This observed difference between the type I and II oocytes could be due to a difference in the level of Ci-VSP expression as suggested in the case with Kir2.1 (Fig. 2). Measurement of the Ci-VSP ‘sensing’ charge in each oocyte demonstrated that oocytes classified as type II exhibited larger ‘sensing’ charges than those classified as type I (Fig. 6G), which suggests that the apparent voltage dependence of the fluorescence kinetics was dependent on the level of Ci-VSP expression.
We also found that the onset of the decay in fluorescence was delayed relative to the timing of the depolarization (Fig. 6H). The delay time (see the legend for its detailed definition) in type I oocytes at 125 mV was 1.8 ± 0.6 s (mean ± SD, n= 4), which was significantly larger than in type II oocytes (0.9 ± 0.3 s, mean ± SD, n= 5). By plotting the delay time against the membrane potential, we could see that oocytes exhibiting a larger ‘sensing’ charge tended to have a shorter delay (Fig. 6H), which suggests the distinct patterns seen in type I and type II oocytes reflect a difference in the robustness of the enzymatic activities.
Modelling analysis of the voltage-dependent changes in PHPLC-GFP fluorescence intensity
To more accurately estimate phosphatase activities at different membrane potentials from changes in PHPLC-GFP fluorescence, we applied a mathematical model using the Virtual Cell (Schaff et al. 2000) as a framework (Fig. 7). In this model, PI(4)P and PI(4,5)P2 were included as the only phosphoinositides whose densities were assumed to be controlled by the activity of PI-5 kinase and PI-5 phosphatase (Fig. 7A). Such modelling was used previously with FRET-based detection of PI(4,5)P2 to study the quantitative relationship between KCNQ2/3 channel activity and PI(4,5)P2 levels (Falkenburger et al. 2010). We assumed that the phosphatase activity of Ci-VSP follows Michaelis–Menten kinetics. Values of the KM and Vmax for PI(3,4,5)P3 obtained experimentally in our earlier study (Murata et al. 2005) were adopted as the KM and Vmax for PI(4,5)P2, because detailed results of in vitro measurements of enzymatic activities toward PI(4,5)P2 are not yet available.
In our measurements, the fluorescence signals within the focal plane are derived from both the membrane-docked PHPLC-GFP and unbound PHPLC-GFP, and it takes time for unbound PHPLC-GFP to leave the focal plane after depletion of PI(4,5)P2. We therefore added the process of PHPLC-GFP diffusion to the model. It is assumed that PHPLC-GFP molecules within approximately 5 μm from the plasma membrane are detected as a fluorescence signal because the thickness of the bright layer on the plasma membrane, estimated by counting the numbers of the pixels in our confocal images, was 5.2 ± 1.5 μm (mean ± SD, n= 9). The voltage-dependent activity of Ci-VSP (defined as R) was expressed relative to the maximum reaction rate (Vmax). The R value was introduced based on the idea that the voltage sensor tunes the phosphatase activity by altering the Vmax of the enzyme. R= 1 means that Ci-VSP works with the Vmax value that was previously measured in vitro with the purified cytoplasmic region of Ci-VSP (Murata et al. 2005). Initial conditions, rate constants and equations for each reaction are listed in Tables 1 and 2. The Ci-VSP density was estimated by measuring the maximum magnitude of the ‘sensing’ charge in individual oocytes. If the process of PHPLC-GFP diffusion was not taken into account, the reconstituted curves greatly deviated from the measured time course of the PHPLC-GFP signal at each membrane potential (Fig. 7B). By contrast, when diffusion was taken into account, the time course of the depolarization-induced change in PHPLC-GFP fluorescence was well fit by the model at the voltages tested (Fig. 7C). Because the diffusion coefficient for PHPLC-GFP beneath the cell membrane of Xenopus oocytes is not known, it was set as a variable for fitting the experimental data (Fig. 7C and D) and estimated to be 4–10 μm2 s−1 (n= 4).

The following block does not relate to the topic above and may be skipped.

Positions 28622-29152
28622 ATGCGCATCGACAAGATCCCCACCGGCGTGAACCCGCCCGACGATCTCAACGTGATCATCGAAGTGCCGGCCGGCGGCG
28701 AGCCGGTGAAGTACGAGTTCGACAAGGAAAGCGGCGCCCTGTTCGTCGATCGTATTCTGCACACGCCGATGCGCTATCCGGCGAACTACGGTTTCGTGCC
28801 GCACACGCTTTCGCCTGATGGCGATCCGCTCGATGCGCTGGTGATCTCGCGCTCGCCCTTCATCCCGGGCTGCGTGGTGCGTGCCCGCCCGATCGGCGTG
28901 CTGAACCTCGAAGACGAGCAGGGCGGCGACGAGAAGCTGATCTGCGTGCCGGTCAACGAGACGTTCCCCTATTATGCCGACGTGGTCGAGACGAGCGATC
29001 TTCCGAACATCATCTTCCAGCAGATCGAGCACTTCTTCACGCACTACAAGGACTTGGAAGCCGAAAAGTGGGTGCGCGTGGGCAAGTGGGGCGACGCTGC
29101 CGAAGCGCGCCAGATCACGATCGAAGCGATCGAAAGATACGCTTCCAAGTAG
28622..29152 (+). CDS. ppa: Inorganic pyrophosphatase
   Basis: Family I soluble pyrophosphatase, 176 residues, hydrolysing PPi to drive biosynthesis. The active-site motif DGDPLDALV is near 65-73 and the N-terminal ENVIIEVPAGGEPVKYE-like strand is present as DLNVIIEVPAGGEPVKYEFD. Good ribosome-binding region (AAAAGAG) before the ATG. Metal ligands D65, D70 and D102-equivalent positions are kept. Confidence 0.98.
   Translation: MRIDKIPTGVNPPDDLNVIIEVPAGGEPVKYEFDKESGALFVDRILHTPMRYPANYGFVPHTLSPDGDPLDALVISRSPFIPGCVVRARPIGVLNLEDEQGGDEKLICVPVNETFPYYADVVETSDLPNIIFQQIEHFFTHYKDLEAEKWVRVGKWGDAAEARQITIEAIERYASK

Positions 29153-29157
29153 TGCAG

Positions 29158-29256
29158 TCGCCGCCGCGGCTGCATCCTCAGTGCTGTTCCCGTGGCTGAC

|PHPLC-GFP_cytosol||2||μm||Xu et al. (2003)|
|PHPLC-GFP_membrane||3,000||μm−2||Falkenburger et al. (2010)|
|PI(4,5)P2||4,000||μm−2||Xu et al. (2003)|
|PI(4)P||3,125||μm−2||Willars et al. (1998); ratio to PI(4,5)P2|